In a move to rein in retirement plan costs, IBM announced changes to its 401(k) defined contribution plan in December 2012. Starting in 2013, the company will no longer match employee contributions made via paycheck deferrals throughout the year. Instead, it will make a cumulative, end-of-year lump-sum matching payment into employees' 401(k) accounts, typically matching employee contributions up to 6 percent of pay. Plan participants who terminate employment before Dec. 15 will not qualify for the match unless they reached normal retirement age when leaving the firm.
"IBM is a $100 billion company with an enormous payroll and certainly huge 401(k) match. The float (earnings) on these dollars is enormous," said Ed Rataj, CCP, managing director of compensation consulting at CBIZ Human Capital Services, to SHRM Online. He noted that IBM will financially benefit from not paying a match to employees who leave during the year, and that "While this will be partially offset by prorating the match for new employees, with the size of IBM, there is a large benefit to the change."
Negative Impact on Savings Growth
Typically, employee morale and engagement drop when workplace benefits are perceived as being reduced or eliminated, and Rataj noted two ways that paying the match once a year could affect investment returns for employees' 401(k) accounts negatively. It could do so first by removing the employee’s access to market returns on match dollars throughout the year, so that "essentially, IBM gets the float at the expense of its employees' investment returns." Second, paying the match on an annual basis shifts investment funding with these dollars away from the principle of dollar-cost averaging throughout the year, "making future returns on the match amount dependent on whether the market happens to be high or low on Dec. 31 of a given year," Rataj said.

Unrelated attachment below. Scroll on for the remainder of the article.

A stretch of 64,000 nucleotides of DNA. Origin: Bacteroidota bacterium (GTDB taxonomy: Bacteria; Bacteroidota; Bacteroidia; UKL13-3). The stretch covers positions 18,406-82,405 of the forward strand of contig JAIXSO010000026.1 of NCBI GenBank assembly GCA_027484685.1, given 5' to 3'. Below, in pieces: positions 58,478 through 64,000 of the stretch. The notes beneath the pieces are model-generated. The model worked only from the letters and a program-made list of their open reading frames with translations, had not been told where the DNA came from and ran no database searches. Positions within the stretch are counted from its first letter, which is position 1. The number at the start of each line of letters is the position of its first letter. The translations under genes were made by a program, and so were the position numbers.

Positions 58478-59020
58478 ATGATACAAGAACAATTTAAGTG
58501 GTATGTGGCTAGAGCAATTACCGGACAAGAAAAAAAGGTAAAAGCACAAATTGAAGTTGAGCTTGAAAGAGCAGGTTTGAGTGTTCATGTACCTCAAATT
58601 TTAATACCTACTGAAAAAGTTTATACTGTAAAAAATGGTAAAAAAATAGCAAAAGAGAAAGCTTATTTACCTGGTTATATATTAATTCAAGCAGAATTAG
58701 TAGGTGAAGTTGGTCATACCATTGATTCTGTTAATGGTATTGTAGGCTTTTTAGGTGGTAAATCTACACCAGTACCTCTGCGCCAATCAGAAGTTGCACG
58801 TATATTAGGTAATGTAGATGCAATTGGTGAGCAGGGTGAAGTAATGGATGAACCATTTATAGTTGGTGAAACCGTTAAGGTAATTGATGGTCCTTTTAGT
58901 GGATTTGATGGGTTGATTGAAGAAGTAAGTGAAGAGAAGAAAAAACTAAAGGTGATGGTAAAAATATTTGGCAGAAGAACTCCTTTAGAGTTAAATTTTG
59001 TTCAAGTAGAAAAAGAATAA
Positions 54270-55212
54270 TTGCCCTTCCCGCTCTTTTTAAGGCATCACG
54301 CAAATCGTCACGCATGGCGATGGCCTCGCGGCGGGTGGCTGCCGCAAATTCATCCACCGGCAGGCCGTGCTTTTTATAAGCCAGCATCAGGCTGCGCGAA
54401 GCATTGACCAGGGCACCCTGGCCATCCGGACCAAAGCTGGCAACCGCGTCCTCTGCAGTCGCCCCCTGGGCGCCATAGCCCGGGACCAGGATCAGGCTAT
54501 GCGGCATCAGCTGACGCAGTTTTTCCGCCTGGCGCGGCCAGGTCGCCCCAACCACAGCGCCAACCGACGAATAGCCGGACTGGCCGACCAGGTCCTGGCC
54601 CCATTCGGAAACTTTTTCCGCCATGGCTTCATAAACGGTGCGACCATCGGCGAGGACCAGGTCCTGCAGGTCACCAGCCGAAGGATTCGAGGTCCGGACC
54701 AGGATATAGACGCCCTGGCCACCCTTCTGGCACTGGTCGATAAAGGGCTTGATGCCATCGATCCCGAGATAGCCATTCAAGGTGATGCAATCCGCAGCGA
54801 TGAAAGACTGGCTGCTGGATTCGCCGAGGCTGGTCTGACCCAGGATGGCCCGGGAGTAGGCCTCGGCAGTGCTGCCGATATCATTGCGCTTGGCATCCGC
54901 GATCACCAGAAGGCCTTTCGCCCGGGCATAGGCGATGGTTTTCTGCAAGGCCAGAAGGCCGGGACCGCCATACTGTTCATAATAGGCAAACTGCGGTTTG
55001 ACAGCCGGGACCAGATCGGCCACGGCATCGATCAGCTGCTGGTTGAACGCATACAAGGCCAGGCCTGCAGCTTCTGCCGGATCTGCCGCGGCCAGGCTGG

Turnover Impact Limited
On the other hand, while employees may gripe about the change, an end-of year cumulative "super match" might be viewed as an inducement for them to stay put—at least until year-end. Rataj, however, isn't so sure.
"From an HR perspective, I doubt that the change to the 401(k) would cause someone to rethink accepting another job offer," he said. "Most employees are looking for at least a 10 percent increase in pay to consider leaving their current employer; in many cases, they receive even more once they start looking. As a result, a year-end 401(k) match—even IBM’s rich 6 percent match—is probably not a sufficient carrot to keep them from leaving. Additionally, in the event that it does change an employee’s behavior, it will impact timing alone and not the ultimate outcome. The employee will still leave, they may just wait a few months to do so."
Moreover, "with the skills that many IBM employees have, most would find it very easy to negotiate a 6 percent signing bonus to make up for foregoing the IBM match," Rataj noted.
Stephen Miller, CEBS, is an online editor/manager for SHRM.
Related SHRM Articles:
401(k) Match: 'Thresholds' Drive Participation More than Rates, SHRM Online Benefits, July 2012
Encourage Employees to Defer Adequate Pay to 401(k)s, SHRM Online Benefits Discipline, May 2012
Educate Employees on 401(k) Contribution Limits and Matches, SHRM Online Benefits Discipline, March 2012
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